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#AtTheKnick

Facts from Episode 2

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While The Knick is a work of fiction, it is based on exhaustive historical research. Below, the show’s writers share some of the true facts of the era that are depicted in this episode

Lucy’s riding the relatively modern “safety bicycle” with two equal-sized wheels – as opposed to the old penny farthing.

Many of the original surgeons in America were barbers, especially during the Civil War. They already had knives and sharpeners.

Eleanor is using the newly invented Kodak Brownie camera – a revolutionary technology that let amateurs take their own pictures.

The Haymarket Dance Hall was the most notorious in The Tenderloin until it closed in 1911.

Cleary is reading from an actual New York Times article describing a night of boxing matches

The Diary of Herman Barrow
May 2, 1900

My mouth continues to throb and ache as if someone was continually driving a railroad spike into my tooth socket. I blame Nurse Monk and her dim witted impulsiveness in the surgical theater. The Edison company left several pamphlets on the use of electricity in the lobby for the staff to educate themselves. Mulkeen will hopefully fix the problem, but once he sees what Thackery did to the junction box on the ward, he may up his price. Thackery can be brilliant but his volatility is quite off putting. He has this ridiculous high standard of how he wants things to be. Having me spending my time bartering for cadavers instead of just using the pigs we have readily available is an absolute waste of my valued time. Perhaps Mr. Speight can introduce me to some of the low lifes that run the indigent houses and I can pick up a body or two for cheap. A lung is a lung whether it comes from a fifth avenue banker or a dirty flea infested immigrant. All the indecencies I must endure on a daily basis. Though I get through each day with the knowledge that it will all pay off for me in the end. Like a good chess player, I must always be several moves ahead of everyone else. And of course at the end of the day, I get to see my sweet, sweet girl. The one and only is this city who truly understands Herman Barrow.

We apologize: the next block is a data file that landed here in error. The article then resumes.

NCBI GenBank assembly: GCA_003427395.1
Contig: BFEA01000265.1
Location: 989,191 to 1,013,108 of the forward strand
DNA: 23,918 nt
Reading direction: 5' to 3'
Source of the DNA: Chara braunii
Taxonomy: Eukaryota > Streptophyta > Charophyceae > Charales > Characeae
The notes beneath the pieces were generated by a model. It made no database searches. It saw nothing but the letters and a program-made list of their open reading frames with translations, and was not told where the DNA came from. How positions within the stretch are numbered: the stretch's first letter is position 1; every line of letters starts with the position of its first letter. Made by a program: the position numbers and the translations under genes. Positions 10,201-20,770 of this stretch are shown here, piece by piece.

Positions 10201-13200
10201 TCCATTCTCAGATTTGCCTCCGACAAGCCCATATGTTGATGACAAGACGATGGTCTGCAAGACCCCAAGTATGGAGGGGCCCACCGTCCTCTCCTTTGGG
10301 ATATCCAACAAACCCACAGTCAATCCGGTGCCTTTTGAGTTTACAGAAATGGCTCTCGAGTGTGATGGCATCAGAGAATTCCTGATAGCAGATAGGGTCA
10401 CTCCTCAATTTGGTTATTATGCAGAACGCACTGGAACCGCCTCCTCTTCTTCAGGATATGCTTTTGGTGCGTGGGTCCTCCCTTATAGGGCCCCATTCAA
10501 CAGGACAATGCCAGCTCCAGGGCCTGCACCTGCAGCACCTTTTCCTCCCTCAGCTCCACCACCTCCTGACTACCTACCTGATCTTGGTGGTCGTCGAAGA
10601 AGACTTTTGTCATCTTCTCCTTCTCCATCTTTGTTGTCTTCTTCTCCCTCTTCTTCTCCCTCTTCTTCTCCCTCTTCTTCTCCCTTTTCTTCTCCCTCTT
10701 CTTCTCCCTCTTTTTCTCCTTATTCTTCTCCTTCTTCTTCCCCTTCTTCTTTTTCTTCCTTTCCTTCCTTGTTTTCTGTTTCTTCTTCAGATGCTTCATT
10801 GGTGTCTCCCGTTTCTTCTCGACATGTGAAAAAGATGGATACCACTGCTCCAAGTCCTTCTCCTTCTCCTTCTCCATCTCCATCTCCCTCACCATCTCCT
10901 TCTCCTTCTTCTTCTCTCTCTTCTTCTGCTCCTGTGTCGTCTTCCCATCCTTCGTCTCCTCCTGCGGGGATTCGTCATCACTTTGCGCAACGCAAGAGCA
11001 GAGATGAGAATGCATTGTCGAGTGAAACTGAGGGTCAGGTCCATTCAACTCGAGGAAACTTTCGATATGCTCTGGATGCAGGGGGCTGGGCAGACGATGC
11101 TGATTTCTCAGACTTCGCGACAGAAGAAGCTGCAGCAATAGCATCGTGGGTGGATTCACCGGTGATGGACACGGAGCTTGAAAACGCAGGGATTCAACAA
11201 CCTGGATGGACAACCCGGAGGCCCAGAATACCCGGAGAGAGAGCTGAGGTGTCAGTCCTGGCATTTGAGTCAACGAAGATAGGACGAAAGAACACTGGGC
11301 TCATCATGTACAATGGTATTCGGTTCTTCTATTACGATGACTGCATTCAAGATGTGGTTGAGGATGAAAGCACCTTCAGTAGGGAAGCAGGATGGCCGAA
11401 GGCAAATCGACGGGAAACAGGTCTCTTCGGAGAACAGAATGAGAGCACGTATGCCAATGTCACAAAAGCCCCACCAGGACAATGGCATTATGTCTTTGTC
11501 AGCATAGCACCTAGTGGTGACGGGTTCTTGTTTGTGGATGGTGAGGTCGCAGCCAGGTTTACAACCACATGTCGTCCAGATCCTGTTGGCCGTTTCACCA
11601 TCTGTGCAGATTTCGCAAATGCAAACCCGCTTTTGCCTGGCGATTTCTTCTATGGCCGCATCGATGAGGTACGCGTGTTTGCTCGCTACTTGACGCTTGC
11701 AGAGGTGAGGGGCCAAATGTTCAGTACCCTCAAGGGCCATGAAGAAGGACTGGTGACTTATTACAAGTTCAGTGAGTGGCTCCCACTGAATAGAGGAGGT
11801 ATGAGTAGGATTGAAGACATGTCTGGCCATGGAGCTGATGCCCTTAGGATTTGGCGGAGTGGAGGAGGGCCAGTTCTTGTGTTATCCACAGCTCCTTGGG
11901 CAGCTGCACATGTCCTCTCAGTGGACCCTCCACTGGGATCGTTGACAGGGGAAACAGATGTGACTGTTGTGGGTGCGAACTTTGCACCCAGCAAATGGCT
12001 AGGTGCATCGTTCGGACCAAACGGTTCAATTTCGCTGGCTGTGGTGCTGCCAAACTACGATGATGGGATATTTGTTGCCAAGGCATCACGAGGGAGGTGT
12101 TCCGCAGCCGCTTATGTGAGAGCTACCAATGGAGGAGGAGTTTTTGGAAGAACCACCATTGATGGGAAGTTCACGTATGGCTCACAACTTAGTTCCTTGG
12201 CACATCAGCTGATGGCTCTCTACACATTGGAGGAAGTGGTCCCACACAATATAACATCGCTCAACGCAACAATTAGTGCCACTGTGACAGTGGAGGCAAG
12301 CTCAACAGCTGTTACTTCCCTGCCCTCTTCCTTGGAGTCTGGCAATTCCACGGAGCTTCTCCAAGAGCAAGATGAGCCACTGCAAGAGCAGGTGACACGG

The Diary of Herman Barrow

May 2, 1900

My mouth continues to throb and ache as if someone was continually driving a railroad spike into my tooth socket. I blame Nurse Monk and her dim witted impulsiveness in the surgical theater. The Edison company left several pamphlets on the use of electricity in the lobby for the staff to educate themselves. Mulkeen will hopefully fix the problem, but once he sees what Thackery did to the junction box on the ward, he may up his price. Thackery can be brilliant but his volatility is quite off putting. He has this ridiculous high standard of how he wants things to be. Having me spending my time bartering for cadavers instead of just using the pigs we have readily available is an absolute waste of my valued time. Perhaps Mr. Speight can introduce me to some of the low lifes that run the indigent houses and I can pick up a body or two for cheap. A lung is a lung whether it comes from a fifth avenue banker or a dirty flea infested immigrant. All the indecencies I must endure on a daily basis. Though I get through each day with the knowledge that it will all pay off for me in the end. Like a good chess player, I must always be several moves ahead of everyone else. And of course at the end of the day, I get to see my sweet, sweet girl. The one and only is this city who truly understands Herman Barrow.

thecostumetrailer:

Mirojnick created a color and fabric palette of the different class sections amongst the cast: For the hospital staff, it was lots of whites and blacks (and for Owen’s character, a touch of green, which Mirojnick said juxtaposed nicely with the color of blood). For the high-class philanthropists and wealthy financiers, the fabrics were richer: brocades, laces, silks and velvets.” 

Ellen Mirojnick Talks Costumes on ‘The Knick’

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